It has also happened in Mexico, one of the countries with the greatest violence towards environmental defenders and activists. The Morelet tree frog population is also being affected by a disease called “Chytridiomycosis, “which is a notoriously common disease that kills amphibians. 

Some conservation measures have already been taken, while others still need implementation or research. Several protected parks have been established to harness habitat in areas of Central America and Mexico. 


You might consider yourself ‘lucky’ if you spot one of these rare animal species. They are listed as an ‘endangered species’ or ‘scarce species.’ Many other organisms are also facing a decline in their populations, which puts the ecological balance of various ecosystems at risk, which will sooner or later affect us. 

It should be clear to us that conserving biodiversity is not only to be able to see these marvelous animals. Beyond their aesthetic or scenic value, they guarantee our survival in the world: from diversity we obtain to everything we need to live.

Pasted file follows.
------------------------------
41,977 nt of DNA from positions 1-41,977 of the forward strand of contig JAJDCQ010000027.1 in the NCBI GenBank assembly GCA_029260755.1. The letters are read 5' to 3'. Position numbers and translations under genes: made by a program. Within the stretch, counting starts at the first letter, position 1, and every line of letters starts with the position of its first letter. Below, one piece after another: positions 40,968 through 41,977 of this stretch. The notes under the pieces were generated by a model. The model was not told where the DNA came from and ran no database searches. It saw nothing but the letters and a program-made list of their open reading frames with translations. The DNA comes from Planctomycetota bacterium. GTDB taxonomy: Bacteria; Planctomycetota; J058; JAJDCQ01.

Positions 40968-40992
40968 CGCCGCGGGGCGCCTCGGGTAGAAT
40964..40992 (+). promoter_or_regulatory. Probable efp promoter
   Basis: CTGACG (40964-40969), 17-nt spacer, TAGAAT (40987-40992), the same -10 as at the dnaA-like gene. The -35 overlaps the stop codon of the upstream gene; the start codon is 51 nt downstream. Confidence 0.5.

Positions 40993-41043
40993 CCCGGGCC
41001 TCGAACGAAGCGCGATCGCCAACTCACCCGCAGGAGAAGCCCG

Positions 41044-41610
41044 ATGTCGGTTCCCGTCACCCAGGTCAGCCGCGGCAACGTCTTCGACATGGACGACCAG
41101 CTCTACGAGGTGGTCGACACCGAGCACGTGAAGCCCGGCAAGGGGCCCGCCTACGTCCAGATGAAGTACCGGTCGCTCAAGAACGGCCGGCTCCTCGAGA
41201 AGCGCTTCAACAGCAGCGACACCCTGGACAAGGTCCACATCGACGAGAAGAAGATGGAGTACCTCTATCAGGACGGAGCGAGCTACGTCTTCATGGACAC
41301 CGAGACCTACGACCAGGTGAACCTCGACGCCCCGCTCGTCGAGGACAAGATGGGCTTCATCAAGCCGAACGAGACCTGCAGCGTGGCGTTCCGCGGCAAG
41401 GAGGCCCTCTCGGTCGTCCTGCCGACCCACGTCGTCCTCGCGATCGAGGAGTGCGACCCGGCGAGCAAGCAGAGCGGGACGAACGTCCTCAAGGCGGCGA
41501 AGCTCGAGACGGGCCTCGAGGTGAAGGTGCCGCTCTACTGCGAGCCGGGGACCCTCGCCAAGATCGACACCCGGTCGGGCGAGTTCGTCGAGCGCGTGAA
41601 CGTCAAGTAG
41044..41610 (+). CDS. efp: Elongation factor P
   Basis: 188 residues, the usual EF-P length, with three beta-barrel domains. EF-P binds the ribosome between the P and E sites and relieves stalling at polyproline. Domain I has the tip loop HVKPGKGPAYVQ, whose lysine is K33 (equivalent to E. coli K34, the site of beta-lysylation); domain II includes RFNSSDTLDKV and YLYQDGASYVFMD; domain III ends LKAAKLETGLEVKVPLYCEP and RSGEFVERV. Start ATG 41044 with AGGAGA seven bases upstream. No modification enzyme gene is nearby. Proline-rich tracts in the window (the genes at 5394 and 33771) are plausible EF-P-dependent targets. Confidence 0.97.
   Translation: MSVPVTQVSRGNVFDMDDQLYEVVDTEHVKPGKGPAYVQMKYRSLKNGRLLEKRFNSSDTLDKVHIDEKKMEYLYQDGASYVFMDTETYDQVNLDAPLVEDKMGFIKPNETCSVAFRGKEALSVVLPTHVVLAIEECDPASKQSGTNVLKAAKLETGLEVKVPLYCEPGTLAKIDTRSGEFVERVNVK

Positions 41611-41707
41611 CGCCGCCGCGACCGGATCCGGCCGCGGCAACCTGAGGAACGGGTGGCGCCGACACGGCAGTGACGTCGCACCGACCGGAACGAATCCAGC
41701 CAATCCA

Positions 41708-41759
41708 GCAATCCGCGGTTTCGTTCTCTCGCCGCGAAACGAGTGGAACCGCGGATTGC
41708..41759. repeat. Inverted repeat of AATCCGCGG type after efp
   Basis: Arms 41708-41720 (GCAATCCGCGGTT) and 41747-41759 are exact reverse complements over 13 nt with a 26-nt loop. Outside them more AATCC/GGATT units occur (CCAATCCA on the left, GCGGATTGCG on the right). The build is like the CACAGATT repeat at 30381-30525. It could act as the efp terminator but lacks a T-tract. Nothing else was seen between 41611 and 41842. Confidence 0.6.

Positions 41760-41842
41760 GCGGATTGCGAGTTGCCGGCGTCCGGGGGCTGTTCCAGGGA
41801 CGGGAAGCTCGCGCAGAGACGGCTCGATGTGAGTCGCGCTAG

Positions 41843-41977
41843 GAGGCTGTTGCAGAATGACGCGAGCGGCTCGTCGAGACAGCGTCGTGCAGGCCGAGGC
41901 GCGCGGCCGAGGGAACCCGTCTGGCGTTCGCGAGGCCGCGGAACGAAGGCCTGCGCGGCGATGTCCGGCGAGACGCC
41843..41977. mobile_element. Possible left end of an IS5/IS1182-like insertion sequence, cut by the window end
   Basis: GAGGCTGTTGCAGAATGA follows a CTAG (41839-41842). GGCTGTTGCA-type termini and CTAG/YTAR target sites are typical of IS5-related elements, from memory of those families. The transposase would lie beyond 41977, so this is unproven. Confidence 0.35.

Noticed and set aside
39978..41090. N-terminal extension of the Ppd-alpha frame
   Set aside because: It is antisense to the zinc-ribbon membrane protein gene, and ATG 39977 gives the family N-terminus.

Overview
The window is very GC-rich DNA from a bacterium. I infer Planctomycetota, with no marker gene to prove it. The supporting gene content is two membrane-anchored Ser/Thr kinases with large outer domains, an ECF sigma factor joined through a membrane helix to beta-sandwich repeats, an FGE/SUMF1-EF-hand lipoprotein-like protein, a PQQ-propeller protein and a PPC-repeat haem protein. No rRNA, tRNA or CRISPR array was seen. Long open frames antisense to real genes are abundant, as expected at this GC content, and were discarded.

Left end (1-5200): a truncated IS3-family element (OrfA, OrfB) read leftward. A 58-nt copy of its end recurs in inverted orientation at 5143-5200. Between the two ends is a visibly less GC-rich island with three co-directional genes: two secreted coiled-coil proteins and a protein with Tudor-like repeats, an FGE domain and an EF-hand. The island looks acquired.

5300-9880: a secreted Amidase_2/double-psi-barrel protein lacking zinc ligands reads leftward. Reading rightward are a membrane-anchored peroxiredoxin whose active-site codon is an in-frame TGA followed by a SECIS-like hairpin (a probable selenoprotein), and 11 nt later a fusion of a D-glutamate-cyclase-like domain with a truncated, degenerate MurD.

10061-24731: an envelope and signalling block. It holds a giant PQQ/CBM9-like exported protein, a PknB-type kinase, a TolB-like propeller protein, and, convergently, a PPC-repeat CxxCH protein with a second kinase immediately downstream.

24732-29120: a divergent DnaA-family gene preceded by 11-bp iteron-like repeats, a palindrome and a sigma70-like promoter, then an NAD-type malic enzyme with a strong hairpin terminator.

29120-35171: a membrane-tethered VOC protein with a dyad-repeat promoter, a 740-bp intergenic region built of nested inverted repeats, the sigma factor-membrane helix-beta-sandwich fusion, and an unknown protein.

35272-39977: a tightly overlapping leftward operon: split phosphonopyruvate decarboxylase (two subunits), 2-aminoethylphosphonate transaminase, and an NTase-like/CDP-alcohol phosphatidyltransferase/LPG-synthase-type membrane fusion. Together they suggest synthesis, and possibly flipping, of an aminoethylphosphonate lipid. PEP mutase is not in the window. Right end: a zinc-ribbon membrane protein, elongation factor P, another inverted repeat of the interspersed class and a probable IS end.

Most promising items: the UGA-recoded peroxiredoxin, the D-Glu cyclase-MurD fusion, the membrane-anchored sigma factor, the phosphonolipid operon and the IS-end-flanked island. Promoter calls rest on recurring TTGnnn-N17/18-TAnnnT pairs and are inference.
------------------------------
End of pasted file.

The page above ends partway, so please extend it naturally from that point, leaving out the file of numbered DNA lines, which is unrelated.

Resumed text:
Most Endangered Animals Comparison Table

AnimalHabitatConservation StatusCurrent PopulationThreatened By
1SaolaVietnamCritically Endangered250Illegal HuntingHabitat Loss
2Javan RhinocerosIndonesiaCritically Endangered74Illegal HuntingDiseaseInbreedingHabitat Loss
3Cross River GorillaCameronNigeriaCritically Endangered250Illegal TradeDiseaseDeforestation
4Amur LeopardRussiaChinaKorean PeninsulaCritically Endangered70Illegal HuntingTerritory Competition with Siberian TigerDisease
5Asiatic LionIndiaEndangered674Human ThreatNatural Disaster
6OkapiCongoEndangered22,000MiningDeforestationPoachingCivil War
7TarsierPhilippinesEndangered10,000DeforestationHuntingStray Cats
8HirolaKenyaSomaliaCritically Endangered500HuntingDiseaseHabitat LossPredationCompetition with Livestock
9Hainan Black Crested GibbonChinaCritically Endangered28Deforestation
10Black Eyed Leaf FrogBrazilBelizeEl SalvadorHondurasGuatemalaCritically EndangeredAgriculturePet TradeChytridiomycosis

(Last Updated on May 17, 2022 by Sadrish Dabadi)

Ankur Pradhan holds a bachelor’s degree in education and health and three years of content writing experience. Addicted to online creative writing, she puts some of what she feels inside her stormy heart on paper. She loves nature, so she is trying to motivate people to switch to alternative energy sources through her articles.